Study of the humanities has indeed always had the role of providing thought-leaders and people-leaders in society. To study the humanities is to study the example and insights of our forebears in the great human story. For example consider the lessons taught by history and literature, and the analyses offered by philosophy and psychology. The process of studying these subjects demands the acquisition and honing of a repertoire of intellectual skills of great value. Admittedly, university dons have too often assumed that the process of study by itself would result in the absorption by osmosis of these skills; it has now to be realised that the skills themselves have to be more consciously acquired; but that is an adjustment easily made.
It has become a commonplace, but no less true for being one, to say that in a rapidly changing world one of the fundamental purposes of education has to be to render people fit to deal with unpredictable changes and challenges. This includes having to compete in a global economy. In all the identities people have, whether as individuals, as citizens (of the world as well as of a particular state), and as workers in whatever field, they more than ever need flexible, alert and well-informed minds, otherwise they will fall behind and end by playing a passive rather than active part in the tumultuous and noisy events that characterize our contemporary world. This is the opposite of what people would wish for themselves, or that we would wish for our fellows; so, given that education is the great resource for enabling people to be actors in their own lives rather than victims of life in general, we have to ensure that real education continues to be available.
The liberal arts model in US colleges and universities is the right one for the purpose outlined here. However, higher education in the UK – indeed education in general – is far too narrow and becomes over-specialised far too early. As the realisation grows that our world needs general humanities education as much as it needs specialist technical education, so the liberal arts model will grow internationally and become the prevailing one; of that I am morally certain.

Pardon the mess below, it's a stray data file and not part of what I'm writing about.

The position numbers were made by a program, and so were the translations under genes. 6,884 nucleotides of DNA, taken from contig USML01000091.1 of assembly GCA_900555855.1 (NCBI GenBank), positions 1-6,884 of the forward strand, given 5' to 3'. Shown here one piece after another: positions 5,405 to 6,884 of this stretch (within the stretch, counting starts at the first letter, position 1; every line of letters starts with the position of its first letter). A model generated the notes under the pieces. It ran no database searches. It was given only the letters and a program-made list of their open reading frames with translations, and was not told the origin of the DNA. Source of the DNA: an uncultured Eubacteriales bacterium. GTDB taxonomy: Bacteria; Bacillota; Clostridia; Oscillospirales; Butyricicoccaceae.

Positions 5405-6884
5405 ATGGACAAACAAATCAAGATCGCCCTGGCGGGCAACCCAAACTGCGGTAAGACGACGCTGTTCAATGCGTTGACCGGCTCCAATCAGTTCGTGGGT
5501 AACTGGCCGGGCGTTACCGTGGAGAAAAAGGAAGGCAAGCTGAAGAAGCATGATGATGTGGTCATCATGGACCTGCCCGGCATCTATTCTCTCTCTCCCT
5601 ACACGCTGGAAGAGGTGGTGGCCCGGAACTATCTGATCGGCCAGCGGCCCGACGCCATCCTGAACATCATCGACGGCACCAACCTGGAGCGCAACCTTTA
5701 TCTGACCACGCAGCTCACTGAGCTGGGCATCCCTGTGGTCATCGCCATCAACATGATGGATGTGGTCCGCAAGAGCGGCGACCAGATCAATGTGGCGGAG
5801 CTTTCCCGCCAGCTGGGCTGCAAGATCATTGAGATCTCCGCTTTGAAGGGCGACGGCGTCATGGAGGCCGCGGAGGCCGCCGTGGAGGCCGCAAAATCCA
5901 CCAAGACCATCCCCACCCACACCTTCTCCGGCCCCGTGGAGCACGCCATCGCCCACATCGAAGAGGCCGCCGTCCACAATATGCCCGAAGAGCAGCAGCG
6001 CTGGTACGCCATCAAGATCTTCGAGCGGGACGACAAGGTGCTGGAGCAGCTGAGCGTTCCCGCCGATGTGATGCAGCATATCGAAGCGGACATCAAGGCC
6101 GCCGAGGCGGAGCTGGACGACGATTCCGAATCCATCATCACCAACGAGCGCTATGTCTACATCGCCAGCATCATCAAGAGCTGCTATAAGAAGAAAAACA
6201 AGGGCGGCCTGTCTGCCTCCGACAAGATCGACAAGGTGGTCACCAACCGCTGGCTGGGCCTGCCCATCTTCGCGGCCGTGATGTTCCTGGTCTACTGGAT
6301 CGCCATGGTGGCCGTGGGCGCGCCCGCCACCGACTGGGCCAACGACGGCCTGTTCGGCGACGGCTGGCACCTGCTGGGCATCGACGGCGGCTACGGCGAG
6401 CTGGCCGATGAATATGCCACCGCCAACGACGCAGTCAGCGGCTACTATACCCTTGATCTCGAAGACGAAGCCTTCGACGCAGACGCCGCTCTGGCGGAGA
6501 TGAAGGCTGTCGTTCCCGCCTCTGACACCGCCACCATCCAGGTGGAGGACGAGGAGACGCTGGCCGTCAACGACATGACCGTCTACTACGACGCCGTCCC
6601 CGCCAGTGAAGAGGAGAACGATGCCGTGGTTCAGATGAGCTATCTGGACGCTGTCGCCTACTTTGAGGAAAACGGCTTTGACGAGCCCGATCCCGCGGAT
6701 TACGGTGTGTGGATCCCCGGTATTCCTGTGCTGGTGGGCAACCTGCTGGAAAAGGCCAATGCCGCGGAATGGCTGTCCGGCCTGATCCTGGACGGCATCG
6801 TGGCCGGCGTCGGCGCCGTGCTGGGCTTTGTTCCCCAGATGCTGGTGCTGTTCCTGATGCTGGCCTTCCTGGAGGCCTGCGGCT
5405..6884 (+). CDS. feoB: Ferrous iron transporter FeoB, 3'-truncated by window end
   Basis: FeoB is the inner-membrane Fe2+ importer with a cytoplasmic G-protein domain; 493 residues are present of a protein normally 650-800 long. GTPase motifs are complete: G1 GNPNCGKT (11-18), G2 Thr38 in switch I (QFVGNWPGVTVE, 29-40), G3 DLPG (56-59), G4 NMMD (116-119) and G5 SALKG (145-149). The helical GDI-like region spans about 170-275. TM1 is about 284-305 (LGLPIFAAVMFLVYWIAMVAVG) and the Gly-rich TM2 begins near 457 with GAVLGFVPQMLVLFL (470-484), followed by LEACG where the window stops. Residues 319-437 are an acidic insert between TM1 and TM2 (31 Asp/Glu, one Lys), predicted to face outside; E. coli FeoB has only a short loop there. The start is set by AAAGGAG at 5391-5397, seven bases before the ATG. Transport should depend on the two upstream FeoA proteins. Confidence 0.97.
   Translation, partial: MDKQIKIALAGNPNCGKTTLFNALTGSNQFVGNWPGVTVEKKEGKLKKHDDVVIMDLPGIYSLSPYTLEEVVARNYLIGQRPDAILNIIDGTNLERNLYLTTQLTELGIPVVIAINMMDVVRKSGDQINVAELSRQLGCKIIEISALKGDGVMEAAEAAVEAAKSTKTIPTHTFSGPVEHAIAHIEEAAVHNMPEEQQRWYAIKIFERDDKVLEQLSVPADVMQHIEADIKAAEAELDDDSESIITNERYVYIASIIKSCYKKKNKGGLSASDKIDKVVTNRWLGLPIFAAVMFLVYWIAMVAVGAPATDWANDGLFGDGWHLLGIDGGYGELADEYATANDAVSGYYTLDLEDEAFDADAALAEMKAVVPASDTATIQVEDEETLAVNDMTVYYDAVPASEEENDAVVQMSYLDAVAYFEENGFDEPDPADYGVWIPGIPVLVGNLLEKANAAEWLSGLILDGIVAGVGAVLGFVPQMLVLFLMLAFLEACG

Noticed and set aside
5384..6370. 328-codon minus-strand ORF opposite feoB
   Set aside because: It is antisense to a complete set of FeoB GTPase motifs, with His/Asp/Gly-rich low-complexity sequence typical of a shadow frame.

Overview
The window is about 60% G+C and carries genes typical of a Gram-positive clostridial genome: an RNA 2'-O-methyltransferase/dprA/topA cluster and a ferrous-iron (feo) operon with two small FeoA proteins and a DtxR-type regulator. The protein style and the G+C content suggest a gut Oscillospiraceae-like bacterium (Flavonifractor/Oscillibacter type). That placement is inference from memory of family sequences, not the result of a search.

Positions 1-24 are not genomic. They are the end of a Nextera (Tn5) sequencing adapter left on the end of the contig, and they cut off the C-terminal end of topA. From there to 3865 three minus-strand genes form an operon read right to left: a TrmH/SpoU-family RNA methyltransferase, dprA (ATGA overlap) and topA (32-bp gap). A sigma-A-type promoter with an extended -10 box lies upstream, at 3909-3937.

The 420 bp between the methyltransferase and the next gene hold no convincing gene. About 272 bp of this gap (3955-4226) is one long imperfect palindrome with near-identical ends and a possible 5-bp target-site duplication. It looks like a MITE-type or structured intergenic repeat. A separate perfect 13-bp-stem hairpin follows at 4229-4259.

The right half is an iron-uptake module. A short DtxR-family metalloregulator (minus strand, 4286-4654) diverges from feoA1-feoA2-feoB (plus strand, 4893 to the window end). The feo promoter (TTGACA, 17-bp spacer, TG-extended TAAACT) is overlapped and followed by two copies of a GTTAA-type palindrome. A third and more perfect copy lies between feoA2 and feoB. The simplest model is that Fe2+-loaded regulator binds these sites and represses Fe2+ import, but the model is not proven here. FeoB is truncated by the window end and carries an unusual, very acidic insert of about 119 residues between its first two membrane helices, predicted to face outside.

At present, it must be admitted, the trends appear to run in the opposite direction: witness the British government’s abolition of all teaching subsidy for humanities and social sciences in universities, and the scale of the switch by prospective students to courses of study that they think will give them advantages in the workplace. But this will prove a short-term blip. For all that we humans are capable of great folly, we are not so foolish as to fail to recognise what our real needs are, individually and socially: and that is for what feeds mind and spirit as well as job vacancies.
AC Grayling is the first Master of New College of the Humanities, and one of Britain’s foremost academics and public intellectuals. He has written and edited over 20 books on philosophy and other subjects and is a frequent broadcaster and writer for national newspapers and other publications. He sits on the editorial boards of several academic journals, and for nearly ten years was the Honorary Secretary of the principal British philosophical association, the Aristotelian Society.
New College of the Humanities (NCH), which opens this September, offers a new model of higher education for the humanities in the UK. NCH students will have one of the best staff– student ratios in UK higher education and will benefit from a high number of contact hours as well as engaging and challenging weekly one-to-one tutorials. NCH will prepare students for undergraduate degrees in Economics BSc, English BA, History BA, Law LLB and Philosophy BA.